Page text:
In many ways the USA’s present approach to China is far more disturbing on three counts: Firstly, China is not only the I-P’s largest military power it is also  the world’s second largest and perhaps most dynamic economy, that is deeply embedded in the global system and, unlike post-Cold War Russia, does have the potential to seriously challenge  the USA in economic, technological and, but much further down the line – military spheres.

Secondly, because of the deep-rooted ideological/values base to the division between the two powers, which requires understanding and compromise, not ideological confrontation.

Thirdly, because, unfortunately, the ill-considered narrative of the China threat to the USA, its global position, the rule-based international order and liberal democracy, enjoys both cross-party support in the USA, and increasingly amongst some of its Western partners and allies, not least the UK.

Undoubtedly this has been boosted in the wake of the Russia invasion of Ukraine, which has also rehabilitated the power of the USA to marshal significant international support for its views and policies.  Though it should be stressed that this is far less evident outside of the pro-Western advanced economies, including much of I-P.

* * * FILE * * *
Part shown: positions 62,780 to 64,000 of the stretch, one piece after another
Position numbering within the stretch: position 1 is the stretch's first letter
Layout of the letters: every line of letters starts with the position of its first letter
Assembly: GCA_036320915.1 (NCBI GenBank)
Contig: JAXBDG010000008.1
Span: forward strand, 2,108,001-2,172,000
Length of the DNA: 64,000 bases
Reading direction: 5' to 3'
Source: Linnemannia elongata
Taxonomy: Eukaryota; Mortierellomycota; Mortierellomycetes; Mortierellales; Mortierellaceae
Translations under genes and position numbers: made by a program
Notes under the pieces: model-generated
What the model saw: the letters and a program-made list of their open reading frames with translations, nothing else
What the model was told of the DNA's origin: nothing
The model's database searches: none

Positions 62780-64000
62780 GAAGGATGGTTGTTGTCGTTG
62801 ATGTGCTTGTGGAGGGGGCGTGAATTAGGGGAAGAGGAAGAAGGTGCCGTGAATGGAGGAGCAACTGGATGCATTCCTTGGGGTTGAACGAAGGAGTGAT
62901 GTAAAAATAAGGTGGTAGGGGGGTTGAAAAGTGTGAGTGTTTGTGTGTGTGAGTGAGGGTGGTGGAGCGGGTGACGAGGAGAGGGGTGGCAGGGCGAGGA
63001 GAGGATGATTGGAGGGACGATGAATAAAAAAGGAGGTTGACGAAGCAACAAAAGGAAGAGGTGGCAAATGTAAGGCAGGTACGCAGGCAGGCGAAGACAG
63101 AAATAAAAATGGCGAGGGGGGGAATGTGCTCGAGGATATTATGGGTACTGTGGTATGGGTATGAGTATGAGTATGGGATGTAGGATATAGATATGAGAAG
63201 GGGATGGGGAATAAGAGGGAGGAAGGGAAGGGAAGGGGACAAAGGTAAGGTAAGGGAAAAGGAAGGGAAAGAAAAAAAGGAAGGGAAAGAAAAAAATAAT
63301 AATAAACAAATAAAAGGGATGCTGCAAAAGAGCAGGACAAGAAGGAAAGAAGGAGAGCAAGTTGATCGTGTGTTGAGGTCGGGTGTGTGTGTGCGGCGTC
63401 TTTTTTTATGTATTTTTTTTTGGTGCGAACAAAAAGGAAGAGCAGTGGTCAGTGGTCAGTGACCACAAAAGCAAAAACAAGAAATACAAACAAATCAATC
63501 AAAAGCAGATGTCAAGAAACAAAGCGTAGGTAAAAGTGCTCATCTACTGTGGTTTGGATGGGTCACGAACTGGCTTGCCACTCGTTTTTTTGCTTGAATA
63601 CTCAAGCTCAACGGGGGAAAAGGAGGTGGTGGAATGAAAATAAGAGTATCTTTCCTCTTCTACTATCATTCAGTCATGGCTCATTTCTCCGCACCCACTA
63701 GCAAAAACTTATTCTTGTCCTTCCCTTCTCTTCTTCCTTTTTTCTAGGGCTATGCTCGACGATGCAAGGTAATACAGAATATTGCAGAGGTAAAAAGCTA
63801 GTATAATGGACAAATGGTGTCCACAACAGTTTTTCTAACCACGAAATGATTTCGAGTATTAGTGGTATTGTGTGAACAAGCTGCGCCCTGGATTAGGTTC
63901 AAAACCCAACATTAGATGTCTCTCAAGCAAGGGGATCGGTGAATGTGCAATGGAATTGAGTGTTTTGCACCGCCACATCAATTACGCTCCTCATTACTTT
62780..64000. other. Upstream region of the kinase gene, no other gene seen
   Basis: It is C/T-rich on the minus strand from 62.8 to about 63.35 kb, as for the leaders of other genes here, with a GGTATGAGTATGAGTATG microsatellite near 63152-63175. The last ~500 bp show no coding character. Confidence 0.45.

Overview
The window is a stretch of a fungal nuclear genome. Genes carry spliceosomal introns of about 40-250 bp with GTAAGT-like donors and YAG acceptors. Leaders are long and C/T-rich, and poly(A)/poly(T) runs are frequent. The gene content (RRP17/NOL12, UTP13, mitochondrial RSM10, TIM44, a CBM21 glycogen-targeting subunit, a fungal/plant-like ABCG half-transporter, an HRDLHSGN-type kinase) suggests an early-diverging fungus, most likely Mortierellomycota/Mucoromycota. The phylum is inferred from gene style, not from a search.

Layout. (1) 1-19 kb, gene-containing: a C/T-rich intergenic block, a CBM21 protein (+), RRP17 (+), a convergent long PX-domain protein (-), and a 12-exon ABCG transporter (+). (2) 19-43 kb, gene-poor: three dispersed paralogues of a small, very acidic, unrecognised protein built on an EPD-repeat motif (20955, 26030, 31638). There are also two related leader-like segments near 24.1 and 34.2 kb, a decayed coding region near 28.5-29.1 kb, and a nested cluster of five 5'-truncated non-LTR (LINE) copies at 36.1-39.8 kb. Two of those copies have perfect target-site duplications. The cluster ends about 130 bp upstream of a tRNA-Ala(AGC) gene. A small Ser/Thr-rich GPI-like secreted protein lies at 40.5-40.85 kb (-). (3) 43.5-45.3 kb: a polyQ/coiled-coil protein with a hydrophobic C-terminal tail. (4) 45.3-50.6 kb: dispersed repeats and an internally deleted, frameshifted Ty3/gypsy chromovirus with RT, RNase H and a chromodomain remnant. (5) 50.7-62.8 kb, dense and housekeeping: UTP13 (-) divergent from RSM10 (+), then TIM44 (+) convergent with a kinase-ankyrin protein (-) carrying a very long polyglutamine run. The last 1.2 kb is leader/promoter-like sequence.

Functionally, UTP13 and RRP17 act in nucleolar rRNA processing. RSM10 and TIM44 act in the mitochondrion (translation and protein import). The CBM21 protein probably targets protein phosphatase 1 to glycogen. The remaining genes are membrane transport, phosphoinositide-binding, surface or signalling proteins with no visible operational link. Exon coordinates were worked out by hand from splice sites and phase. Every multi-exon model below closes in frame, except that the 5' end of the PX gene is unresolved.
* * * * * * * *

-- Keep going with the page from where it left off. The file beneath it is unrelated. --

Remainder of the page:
Executive Office of the President (2022) ‘The Indo-Pacific Strategy of the United States’, The White House, Washington DC, February 2022, accessed on 25 February 2022 from:

Garcia, Z. (2022) ‘What the US Indo-Pacific strategy is missing’, The Diplomat, 22 March, retrieved on 27 March from:

Intal, P. (2017) ‘The institutions behind East Asia’s transformation’, East Asia Forum, 5 March, retrieved on 20 March 2022 from:

Mishra, V. and Saha, P. (2022) ‘Decoding the Biden administration’s Indo-Pacific Strategy’, Observer Research Foundation, 19 February, retrieved on 20 February from:

Stromseth, J.  (2021) ‘ASEAN and the QUAD: Strategic impasse or avenue for cooperation?’, Brookings, 23 September 2021, retrieved on 12 October 2021 from:


[1] This refers to Build Act 2019 created IDFC (International Development Finance Corporation) which has links with USA’s Blue Network Dot – set up in November 2019 (also involves Australia and Japan and will certify the standards of infrastructure projects in Asia, Oceana and the Americas –, and the ADB linked PRIF (Pacific Regional Infrastructure Facility – set up in October 2019.

[2] The Quadrilateral Security Dialogue, comprising Australia, India, japan and the USA.

[3] Chiang Mai Initiative Multilateralisation, ASEAN+3 Macroeconomic Research Office and Regional Comprehensive Economic Partnership.

[4] As Garcia (2022) has commented: while ‘the promotion of democracy, good governance, rule of law, and strategic partnerships and alliances continues to dominate the [USA’s] normative agenda for region…. the administration will have to consider two important factors: the degree to which countries in the region share these norms and whether they share similar interpretations of these norms. In both areas, there is likely to be friction.’

[5] Comprehensive and Progressive agreement for Trans-Pacific Partnership.